And that cute little skin fold above the muzzle is actually just excess skin. The pug evolved its extreme brachcephaly very rapidly, so it often still has a bit of excess skin that normally would be stretched out over a longer muzzle. That fold is just above the dog’s nose. Dogs have wet noses,and they do produce a bit of snot. That snot winds up getting gummed up into that skin fold, and if it’s not cleaned regularly, it can be a haven for bacteria, making infections rather commonplace.

The short muzzle also exposes the eyes to injury, which are bred so they will appear somewhat bugged out. It makes them look cut, but the result is pugs are always having problems with their eyes. At the most extreme, it’s not uncommon for the eyes to fall out due to some rather banal blunt trauma. The eyes can also prolapse if the dog pulls to hard on a lead, which is rather abnormal. Such bugged out eyes can have problems in simple maintenance. Often, they don’t produce enough tears to keep their eyes fully hydrated and clean, or they have eyelids or eyelashes that rub up against the eye so much that it causes ulcers.

It really isn’t that odd to see pugs missing eyes. It certainly adds to the character and to the mystique of owning a monkey-faced dog, but it isn’t something of which someone should be proud.

It’s rather horrifying.

So the pug’s “headpiece”– as the dog show people like to call it– is really quite defective.

But that’s not the only conformation problem they have. Breeding for the double curl in the tail is actually a selection for abnormally-shaped vertebrae. Breeders want the tail vertebrae to be strangely shaped so it will curly, but they can have the same thing happen to any of their vertebrae.

So it’s not unusual for them to have severely deviated spines.

Then they are the joint problems.

According to the OFA, 80.2 pecent of all pugs that it evaluated that were born between 2006 and 2010 were dysplastic.

It’s not really a working breed, so people haven’t really paid that much attention to the problem.

Hip dysplasia is also a difficult condition to classify. There are clearly both genetic and environmental causes, and it is also difficult to trace it down to breeding for a particular conformation type.

But there are also a series of problems that pugs have solely because of their reduced genetic diversity. In the UK, an analysis by Imperial College, London, found that the effective population of pugs in that country is only 50 individuals. At the time, there were an estimated 10,000 pugs in the UK, which means they have a significant amount of inbreeding.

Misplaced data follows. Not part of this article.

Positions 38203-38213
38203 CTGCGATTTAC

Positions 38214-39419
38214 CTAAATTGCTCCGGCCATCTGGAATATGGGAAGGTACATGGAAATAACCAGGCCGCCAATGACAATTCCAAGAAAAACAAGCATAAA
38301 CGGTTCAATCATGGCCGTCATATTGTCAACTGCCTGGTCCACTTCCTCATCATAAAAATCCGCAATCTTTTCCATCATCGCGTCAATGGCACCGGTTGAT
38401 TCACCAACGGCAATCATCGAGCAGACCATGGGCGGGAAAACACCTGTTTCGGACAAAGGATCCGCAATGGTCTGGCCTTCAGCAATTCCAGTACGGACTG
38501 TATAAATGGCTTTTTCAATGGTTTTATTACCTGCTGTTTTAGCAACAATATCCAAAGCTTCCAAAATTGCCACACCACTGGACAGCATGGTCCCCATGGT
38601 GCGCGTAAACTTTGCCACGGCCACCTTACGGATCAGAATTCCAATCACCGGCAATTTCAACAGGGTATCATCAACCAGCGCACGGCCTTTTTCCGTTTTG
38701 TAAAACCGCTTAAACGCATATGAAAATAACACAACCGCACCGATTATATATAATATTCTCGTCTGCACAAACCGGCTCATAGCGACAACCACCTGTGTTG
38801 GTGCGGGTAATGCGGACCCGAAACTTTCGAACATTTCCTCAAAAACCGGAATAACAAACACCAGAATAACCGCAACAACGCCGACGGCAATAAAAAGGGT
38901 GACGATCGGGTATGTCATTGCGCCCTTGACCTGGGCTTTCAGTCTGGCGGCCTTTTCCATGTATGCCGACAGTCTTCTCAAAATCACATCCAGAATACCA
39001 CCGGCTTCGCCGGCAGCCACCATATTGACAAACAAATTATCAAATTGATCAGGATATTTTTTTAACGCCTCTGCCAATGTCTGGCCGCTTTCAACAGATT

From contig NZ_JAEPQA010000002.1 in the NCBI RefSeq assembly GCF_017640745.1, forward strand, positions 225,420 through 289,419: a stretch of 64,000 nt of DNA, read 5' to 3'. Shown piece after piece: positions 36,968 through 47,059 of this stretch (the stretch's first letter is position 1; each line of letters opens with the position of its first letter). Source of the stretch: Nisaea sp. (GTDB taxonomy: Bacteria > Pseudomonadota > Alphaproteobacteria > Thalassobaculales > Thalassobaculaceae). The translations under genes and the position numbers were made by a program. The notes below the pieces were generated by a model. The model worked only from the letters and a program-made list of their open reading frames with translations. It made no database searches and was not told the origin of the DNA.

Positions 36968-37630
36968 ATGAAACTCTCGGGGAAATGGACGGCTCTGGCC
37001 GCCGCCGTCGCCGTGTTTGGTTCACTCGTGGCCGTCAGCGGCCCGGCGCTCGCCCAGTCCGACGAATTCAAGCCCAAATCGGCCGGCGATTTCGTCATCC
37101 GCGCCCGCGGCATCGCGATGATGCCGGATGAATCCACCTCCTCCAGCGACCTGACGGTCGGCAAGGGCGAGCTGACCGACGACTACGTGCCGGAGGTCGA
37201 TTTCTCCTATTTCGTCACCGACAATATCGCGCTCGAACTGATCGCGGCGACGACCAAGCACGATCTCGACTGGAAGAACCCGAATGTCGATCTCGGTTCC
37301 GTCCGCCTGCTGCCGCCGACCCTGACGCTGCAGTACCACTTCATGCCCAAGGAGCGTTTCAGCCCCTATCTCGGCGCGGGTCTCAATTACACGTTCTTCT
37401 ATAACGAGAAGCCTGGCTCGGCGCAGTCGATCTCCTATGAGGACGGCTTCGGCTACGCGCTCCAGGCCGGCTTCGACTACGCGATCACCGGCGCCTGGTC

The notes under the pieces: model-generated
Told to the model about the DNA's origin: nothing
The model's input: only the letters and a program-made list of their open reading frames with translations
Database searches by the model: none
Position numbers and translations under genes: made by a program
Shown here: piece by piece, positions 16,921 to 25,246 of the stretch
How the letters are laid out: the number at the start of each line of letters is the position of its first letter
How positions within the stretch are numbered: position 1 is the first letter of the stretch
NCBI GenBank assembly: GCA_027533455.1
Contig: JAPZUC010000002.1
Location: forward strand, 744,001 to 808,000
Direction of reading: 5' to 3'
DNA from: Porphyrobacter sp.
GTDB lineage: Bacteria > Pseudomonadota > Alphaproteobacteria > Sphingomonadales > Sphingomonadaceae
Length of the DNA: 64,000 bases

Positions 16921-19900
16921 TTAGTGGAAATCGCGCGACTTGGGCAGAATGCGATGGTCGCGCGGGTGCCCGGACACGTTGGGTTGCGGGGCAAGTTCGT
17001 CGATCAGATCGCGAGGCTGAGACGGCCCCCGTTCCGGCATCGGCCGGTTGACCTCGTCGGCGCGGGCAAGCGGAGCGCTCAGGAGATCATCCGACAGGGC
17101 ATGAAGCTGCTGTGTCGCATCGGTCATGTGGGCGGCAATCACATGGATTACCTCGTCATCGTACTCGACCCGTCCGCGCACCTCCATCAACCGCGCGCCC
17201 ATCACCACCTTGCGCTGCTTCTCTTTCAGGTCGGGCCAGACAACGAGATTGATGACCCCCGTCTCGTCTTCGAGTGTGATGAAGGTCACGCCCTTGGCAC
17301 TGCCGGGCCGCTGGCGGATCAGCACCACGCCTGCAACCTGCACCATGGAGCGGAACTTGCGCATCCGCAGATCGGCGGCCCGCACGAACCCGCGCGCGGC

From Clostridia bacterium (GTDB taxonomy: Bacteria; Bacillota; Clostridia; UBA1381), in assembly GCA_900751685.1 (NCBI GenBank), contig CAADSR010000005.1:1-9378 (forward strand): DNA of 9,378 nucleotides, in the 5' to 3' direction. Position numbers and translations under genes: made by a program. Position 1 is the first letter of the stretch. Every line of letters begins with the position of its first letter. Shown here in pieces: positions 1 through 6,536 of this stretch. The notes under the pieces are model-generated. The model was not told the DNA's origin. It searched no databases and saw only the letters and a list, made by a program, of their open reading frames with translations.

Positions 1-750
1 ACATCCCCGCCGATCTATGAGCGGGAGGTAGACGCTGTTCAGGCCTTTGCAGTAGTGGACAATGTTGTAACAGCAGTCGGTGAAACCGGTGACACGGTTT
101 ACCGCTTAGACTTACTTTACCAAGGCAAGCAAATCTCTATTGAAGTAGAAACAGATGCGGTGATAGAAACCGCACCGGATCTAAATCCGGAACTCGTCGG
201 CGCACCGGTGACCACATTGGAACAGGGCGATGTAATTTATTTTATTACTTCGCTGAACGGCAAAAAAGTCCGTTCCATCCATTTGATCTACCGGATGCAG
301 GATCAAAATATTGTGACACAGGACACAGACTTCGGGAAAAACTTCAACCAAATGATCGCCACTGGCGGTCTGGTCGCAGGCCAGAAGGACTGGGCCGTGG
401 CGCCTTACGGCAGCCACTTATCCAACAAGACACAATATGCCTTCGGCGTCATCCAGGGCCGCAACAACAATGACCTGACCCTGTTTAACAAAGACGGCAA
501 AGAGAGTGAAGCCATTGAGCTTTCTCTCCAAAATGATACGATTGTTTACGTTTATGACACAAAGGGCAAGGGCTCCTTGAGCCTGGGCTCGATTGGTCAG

This inbreeding, which is actually the result of the closed registry system that runs riot in the world of purebred dogs, has exposed a tendency to develop necrotizing meningoencephalitis, which is now called “pug dog encephalitis.” Only a little over 1 percent of all pugs will develop the condition, and now there is a genetic test for it. It is associated with homozygosity within the DLA/MHC genes, which is what happens when inbreeding is done without trying to maintain DLA/MHC diversity. This condition is fatal, and there is no cure.

The weakened immune system that comes from such an inbred population also makes pugs more susceptible to demodectic mange. Most dogs have no problem with demodex. Demodex mites live on dogs and normally cause no problems. However, when a dog’s immune system is weakened, the mites can get out of control and cause mange.

So here we have a dog breed that is fairly common and growing in popularity that has severe issues with its unusual conformation and its compromised genetic diversity.

And no one really seems to care.

The pug, as it exists, is no longer under the selection pressures of natural selection.

Nor are most domestic dogs.

However, in this case, not only have the selection pressures from nature been relaxed, artificial selection has run amok.

We have succeeded in producing an animal so fragile that we cannot leave it out on a balmy spring afternoon. It is an animal so fragile that it is quite prone to having its eyes fall out of socket.

It is a perverse creation, but the perversion is simply not seen.

It is almost impossible to have a conversation about changing the pug without having a discussion about outcrosses, which of course leads to the attack on puggles. Puggles are designer dogs that are the result of breeding a beagle to a pug. They were heavily milled and mass-produced in the US a few years ago, and they developed a bad reputation.

But no one is talking about puggles. What is normally suggested is that one do a simple outcross to a less extreme breed, but of course, the pug fanciers won’t have anything to do with it.